When Fidel took over, I (along with millions of other Latin Americans) applauded. I even signed an open letter to President Kennedy at the time of the Bay of Pigs fiasco in which we begged him, respectfully but firmly, to leave Cuba alone. That letter was printed in Marcha and echoed the doctrine of nonintervention the OAS was trumpeting at the time. Problems arose because of Fidel's devotion to the Soviet cause, which in turn fostered a neo-Stalinism among left-wing intellectuals both in and out of Cuba. I felt I had to take an independent course. By 1963, if I was not anti-Fidel, I was certainly not emphatically pro.

How did your independence affect your editorship of Mundo Nuevo?

When I discussed Mundo Nuevo with the Ford Foundation, I demanded and got full editorial control of the magazine. That meant that I had to okay everything, even advertising copy. I conceived Mundo Nuevo as an open forum and invited writers of all political persuasions to contribute to it. Only the Cubans refused, in one of their typical collective statements. Before printing a line, I visited all the major Latin American capitals, but for some reason I just could not get a visa to enter Cuba. For all I know my application may still be gathering dust in some corner of the Cuban consulate in Paris.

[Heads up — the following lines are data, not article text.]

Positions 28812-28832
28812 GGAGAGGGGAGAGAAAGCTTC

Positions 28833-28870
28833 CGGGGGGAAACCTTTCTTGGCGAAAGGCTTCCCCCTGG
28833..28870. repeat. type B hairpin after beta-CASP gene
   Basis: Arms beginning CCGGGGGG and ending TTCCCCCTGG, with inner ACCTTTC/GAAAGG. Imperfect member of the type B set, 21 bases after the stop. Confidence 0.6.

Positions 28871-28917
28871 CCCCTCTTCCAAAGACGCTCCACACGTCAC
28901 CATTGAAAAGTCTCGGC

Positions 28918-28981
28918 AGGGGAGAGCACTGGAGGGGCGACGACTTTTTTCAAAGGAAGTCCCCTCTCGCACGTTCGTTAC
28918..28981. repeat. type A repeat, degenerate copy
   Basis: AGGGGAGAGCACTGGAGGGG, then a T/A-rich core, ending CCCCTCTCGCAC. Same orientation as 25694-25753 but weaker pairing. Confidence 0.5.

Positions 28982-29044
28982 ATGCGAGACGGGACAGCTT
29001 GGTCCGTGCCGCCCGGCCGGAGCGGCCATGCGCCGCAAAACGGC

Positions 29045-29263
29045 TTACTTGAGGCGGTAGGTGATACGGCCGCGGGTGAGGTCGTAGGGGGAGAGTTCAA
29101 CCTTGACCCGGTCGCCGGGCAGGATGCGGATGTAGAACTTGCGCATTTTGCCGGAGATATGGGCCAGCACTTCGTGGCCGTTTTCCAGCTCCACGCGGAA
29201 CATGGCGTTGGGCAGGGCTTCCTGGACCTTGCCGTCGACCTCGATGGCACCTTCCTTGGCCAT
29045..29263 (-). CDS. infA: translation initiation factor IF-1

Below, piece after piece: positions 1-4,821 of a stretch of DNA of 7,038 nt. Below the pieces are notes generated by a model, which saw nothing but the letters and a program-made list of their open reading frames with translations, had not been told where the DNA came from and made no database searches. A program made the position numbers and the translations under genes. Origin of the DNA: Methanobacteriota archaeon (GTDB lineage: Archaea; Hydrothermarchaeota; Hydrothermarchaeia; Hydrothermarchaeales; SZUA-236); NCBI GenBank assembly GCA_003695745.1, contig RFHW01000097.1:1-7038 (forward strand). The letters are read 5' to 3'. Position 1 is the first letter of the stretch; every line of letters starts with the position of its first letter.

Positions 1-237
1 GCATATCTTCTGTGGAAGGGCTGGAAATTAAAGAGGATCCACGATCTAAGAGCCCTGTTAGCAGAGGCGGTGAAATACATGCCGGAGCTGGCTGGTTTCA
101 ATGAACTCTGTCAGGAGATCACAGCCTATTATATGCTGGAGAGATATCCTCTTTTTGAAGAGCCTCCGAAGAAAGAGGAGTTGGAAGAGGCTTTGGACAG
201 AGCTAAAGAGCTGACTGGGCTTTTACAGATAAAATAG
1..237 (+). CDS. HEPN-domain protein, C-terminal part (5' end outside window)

And did this cold-shoulder technique continue even after the magazine came out?

Actually the shoulder became quite hot even before the first issue appeared: The Cubans circulated a manifesto boycotting it. I was ready for that because I had learned years before in Montevideo that sectarians cannot tolerate independent minds. Fortunately, the boycott did not work, and right in the first year I was able to publish very well known left-wing writers such as Pablo Neruda, Nicanor Parra, García Márquez, and Carlos Fuentes. I also published critical analyses of the Vietnam War, of President Johnson's occupation of Santo Domingo, of Latin American guerrilla movements, of military takeovers in Brazil and Argentina, and of the decadence of Spanish culture under Franco. Because I published uncensored material, the magazine was banned in Brazil, Argentina, Spain, and, of course, Cuba. At the same time, Mundo Nuevo was barraged by anonymous poison-pen letters from the anti-Castro exiles in Miami.

It's wonderful to be popular. Did you ever try to answer your critics?